We at jba & Partners , The market Research companies in Qatar continue to prefer a number of undervalued opportunities across local-currency EMs over many of the overvaluations and low yields across the developed markets. It is our hope for 2017 that developed countries experimenting with populism can skip the negative consequences by instead returning to the successes from more orthodox policy-making.

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Qatar officially announced the end of its kafala sponsorship system for workers on Monday under reforms announced ahead of the 2022 FIFA World cup.
The country’s labour minister Issa bin Saad Al-Jafali Al-Nuaimi said the rules would be abolished effective from December 13.

In their place is a new contract-based system claimed to safeguard workers rights and increase job flexibility. This gives expats the right to leave the country after notifying their employer for leave or an emergency.
Expats can also leave the country permanently before or after completing their contract after notifying the employer. However, the employer has the right to reject leave requests, in which case an Exit Permit Grievances Committee will make a decision within three days. Should applicants receive permission they will be able to leave unless they have defaulted on debt or there is an active criminal case against them.

Foreign workers will also no longer need approval from their existing employer to change jobs if they complete the length of their fixed-term contract. Expats on open-ended contracts will also be able to change jobs if they complete five years of work.
In addition, obtaining a work visa will now require a copy of a job contract approved by the ministry and employers can be fined up to QAR25,000 per worker for confiscating passports.

Human rights groups have criticised the new reforms saying they do not go far enough and still grant employers too much power.
“This new law may get rid of the word ‘sponsorship’ but it leaves the same basic system intact. It is good that Qatar has accepted that its laws were fuelling abuse, but these inadequate changes will continue to leave workers at the mercy of exploitative bosses,” said James Lynch, deputy director for global issues at Amnesty International.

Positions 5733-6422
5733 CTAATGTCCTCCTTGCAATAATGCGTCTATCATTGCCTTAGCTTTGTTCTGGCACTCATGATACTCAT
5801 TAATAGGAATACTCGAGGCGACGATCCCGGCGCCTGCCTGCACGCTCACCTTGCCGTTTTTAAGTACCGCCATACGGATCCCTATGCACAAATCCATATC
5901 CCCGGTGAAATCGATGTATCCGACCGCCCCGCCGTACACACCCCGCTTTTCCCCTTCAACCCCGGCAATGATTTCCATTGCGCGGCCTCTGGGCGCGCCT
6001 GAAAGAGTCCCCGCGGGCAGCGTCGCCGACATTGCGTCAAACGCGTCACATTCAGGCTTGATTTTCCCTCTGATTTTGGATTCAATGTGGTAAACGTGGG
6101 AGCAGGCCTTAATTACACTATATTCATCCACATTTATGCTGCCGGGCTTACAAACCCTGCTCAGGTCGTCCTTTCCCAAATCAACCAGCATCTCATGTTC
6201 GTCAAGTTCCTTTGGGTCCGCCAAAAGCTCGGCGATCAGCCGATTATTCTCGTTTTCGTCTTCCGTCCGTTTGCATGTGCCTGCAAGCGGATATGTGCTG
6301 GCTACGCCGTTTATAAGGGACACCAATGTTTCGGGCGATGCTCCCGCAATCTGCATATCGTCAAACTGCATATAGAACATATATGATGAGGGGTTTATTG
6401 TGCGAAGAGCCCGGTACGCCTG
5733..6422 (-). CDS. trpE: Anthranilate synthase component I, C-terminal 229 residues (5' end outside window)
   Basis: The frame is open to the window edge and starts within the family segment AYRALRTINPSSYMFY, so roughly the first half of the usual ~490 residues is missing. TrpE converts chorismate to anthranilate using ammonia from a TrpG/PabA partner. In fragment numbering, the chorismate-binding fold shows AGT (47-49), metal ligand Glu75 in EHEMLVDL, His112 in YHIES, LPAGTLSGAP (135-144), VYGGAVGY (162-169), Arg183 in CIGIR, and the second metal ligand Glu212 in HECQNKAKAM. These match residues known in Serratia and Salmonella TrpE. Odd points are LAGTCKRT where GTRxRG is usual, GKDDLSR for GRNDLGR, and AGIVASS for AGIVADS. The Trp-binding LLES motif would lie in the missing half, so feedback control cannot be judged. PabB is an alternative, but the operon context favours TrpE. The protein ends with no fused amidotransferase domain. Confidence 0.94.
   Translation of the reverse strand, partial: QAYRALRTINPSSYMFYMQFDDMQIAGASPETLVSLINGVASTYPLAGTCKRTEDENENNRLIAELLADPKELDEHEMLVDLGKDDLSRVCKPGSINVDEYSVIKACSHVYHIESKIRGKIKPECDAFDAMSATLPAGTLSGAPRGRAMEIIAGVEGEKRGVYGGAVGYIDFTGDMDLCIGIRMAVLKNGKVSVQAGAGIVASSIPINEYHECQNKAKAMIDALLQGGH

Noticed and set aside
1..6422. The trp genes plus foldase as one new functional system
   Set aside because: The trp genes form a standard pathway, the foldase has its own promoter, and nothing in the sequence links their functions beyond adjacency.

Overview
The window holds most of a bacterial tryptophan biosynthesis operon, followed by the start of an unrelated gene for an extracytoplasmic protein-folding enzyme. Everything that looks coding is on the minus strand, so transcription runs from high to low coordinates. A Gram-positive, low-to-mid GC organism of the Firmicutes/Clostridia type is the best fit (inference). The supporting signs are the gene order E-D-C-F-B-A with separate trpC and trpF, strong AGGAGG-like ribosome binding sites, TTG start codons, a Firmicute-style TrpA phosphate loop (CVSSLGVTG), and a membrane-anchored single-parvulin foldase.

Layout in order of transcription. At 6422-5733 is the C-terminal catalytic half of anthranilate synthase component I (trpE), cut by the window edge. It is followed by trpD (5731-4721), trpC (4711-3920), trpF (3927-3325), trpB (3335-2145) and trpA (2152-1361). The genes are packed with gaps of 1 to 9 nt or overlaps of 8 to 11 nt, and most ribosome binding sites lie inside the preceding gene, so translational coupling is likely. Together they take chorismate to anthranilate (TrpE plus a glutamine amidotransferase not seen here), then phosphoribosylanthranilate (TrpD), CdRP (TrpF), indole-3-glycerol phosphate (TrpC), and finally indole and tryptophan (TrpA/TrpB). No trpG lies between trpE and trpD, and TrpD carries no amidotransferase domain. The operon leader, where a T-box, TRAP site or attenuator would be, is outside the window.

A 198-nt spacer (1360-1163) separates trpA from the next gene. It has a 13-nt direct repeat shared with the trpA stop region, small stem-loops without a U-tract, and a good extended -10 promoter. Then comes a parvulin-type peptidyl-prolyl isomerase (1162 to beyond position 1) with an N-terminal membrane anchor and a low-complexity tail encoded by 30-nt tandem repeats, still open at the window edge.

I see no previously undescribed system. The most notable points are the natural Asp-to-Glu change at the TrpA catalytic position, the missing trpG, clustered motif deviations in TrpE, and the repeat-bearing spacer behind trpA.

“Key problems that drive abuse remain. In practice, employers can still stop migrant workers from leaving the country. By making it easier for employers to confiscate workers’ passports, the new law could even make the situation worse for some workers. The tragedy is that many workers think that this new law will be the end of their ordeal.” In response, Qatari authorities urged observers to allow time to see how effective the new system was.

“Jba & Partners , Accountants in qatar welcome any comment or constructive criticism, and will continue to do so in the future. However, we urge the international community not to draw any definitive conclusions until there has been time to see the new law in action,” Al-Nuaimi said. Approximately 2.1 million foreign workers in Qatar will be governed under the new system.

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Middle East stocks fell sharply on Sunday because of Britain's vote to leave the European Union but Gulf bourses came well off their lows. Egypt was hardest hit because of concern that fund inflows into the country could shrink further.

Most of the Gulf does not depend heavily on foreign capital or non-oil exports, so the main threat to it from Brexit is that slower growth in Europe could push down oil prices; Brent oil sank 4.9 percent to $48.42 a barrel on Friday.

Monica Malik, chief economist at Abu Dhabi Commercial Bank, said that among the six Gulf Cooperation Council economies, she expected the greatest impact of a weak pound and euro to be felt in the United Arab Emirates, because its large tourism and real estate sectors were vulnerable to exchange rate moves.